Taylor Wimpey (LSE: TW) shares, along with other housebuilder stocks, have been in a steady decline this year. The stock is down by more than 30% on a year-to-date (YTD) basis. But with a price-to-earnings (P/E) ratio of 8 and a dividend yield of 7%, its shares look lucrative to me.
Housing market gets wimpy
The rise in mortgage rates paired with sky-high inflation have pushed both the Halifax and Rightmove House Price Index to indicate slowing house price growth. Consequently, analysts are predicting prices to drop in the coming months. This has been one of the main reasons behind the drop in the Taylor Wimpey share price.
This trend has been further underlined by the latest RICS data, which has shown that house prices have seen the lowest increase in over a year. The index measures the percentage of surveyors reporting a house price rise in their designated area, minus those reporting a fall.
More crucially, however, the Help to Buy scheme is set to end in March. With the scheme contributing to 36% of Taylor Wimpey completions last year, this could have a substantial impact on the housebuilder’s top line.
In a tight spot
The UK housing market has been lacking supply for quite some time now. As such, the Taylor Wimpey board has talked of its commitment to addressing the housing shortage. It has cited plans to significantly increase annual completions in the next few years. However, this is on condition that the market remains broadly stable, which may not be the case if it starts to dip.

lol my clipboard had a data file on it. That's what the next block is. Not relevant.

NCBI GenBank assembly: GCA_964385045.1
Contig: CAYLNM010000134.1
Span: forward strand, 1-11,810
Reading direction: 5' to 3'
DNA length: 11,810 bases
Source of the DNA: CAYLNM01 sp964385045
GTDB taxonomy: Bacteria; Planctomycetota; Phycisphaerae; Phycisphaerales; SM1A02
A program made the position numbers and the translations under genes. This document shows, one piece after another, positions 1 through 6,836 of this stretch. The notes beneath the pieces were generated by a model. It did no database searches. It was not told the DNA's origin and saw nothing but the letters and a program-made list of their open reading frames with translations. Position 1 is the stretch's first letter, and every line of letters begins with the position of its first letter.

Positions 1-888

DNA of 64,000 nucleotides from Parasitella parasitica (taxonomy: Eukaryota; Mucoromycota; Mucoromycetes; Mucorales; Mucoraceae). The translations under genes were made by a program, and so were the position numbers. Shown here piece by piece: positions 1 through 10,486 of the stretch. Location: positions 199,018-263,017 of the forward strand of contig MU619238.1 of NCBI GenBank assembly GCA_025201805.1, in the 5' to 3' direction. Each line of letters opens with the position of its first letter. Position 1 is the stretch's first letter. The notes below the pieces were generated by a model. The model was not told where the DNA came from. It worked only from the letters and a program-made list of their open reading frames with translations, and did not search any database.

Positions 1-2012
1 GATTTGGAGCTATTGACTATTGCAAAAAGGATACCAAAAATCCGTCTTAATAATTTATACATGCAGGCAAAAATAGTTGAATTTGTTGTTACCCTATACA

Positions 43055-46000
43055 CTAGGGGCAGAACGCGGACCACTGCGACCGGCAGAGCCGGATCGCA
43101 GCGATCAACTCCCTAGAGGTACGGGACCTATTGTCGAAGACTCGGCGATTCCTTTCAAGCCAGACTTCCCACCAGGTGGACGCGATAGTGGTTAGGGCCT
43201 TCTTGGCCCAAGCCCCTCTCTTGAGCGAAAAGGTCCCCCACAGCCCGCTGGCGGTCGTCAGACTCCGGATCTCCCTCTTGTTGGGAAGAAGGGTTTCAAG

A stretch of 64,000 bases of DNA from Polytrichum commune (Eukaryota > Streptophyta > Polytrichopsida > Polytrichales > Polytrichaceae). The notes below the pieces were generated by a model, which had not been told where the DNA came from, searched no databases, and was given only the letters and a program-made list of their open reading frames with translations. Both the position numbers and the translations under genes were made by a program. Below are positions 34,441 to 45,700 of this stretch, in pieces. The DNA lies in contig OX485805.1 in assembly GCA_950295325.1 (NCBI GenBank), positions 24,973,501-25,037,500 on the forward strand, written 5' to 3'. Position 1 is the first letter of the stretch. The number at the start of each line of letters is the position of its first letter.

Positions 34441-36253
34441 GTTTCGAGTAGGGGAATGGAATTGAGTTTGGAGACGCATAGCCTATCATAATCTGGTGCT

A lack of demand gives less incentive for housebuilders to meet supply needs, especially when it drives house prices further down. Not to mention, higher material, fuel, and labour costs will impact profit margins as well. These factors don’t give the developer any reason to build more houses.
Furthermore, Taylor Wimpey faces tough competition from Persimmon and Barratt. It has the fewest number of completions as compared to the other two housebuilders, and has a higher average house price than the former. This puts it in a tough spot in the market without a unique niche. Therefore, the company’s fate is in the hands of the wider housing market for the time being.
|Number of Houses Sold/Completions (2021)
|Average Selling Price (2021)
Landing big profits?
So, are Taylor Wimpey shares worthy of an investment on my part? Well, the builder has an excellent set of financials — a 1.9% debt-to-equity ratio, £921m in cash, and a 13% profit margin. This shows healthy pricing power and a strong balance sheet to withstand a recession. Moreover, it’s got a landbank of approximately 232k plots, giving it a lot of room to build. This is evident from its £3bn backlog in orders.
That being said, I’ll only be putting Taylor Wimpey on my watchlist for now. While its exposure to markets across the UK gives it more potential to expand, I don’t think it has a strong enough unique selling point given the current macroeconomic environment. As a result, I don’t see this as an opportune time to buy its shares as I expect the housing market to cool further. But if its share price continues to drop, I may consider opening a position, as the British housing market has a history of providing healthy, long-term returns.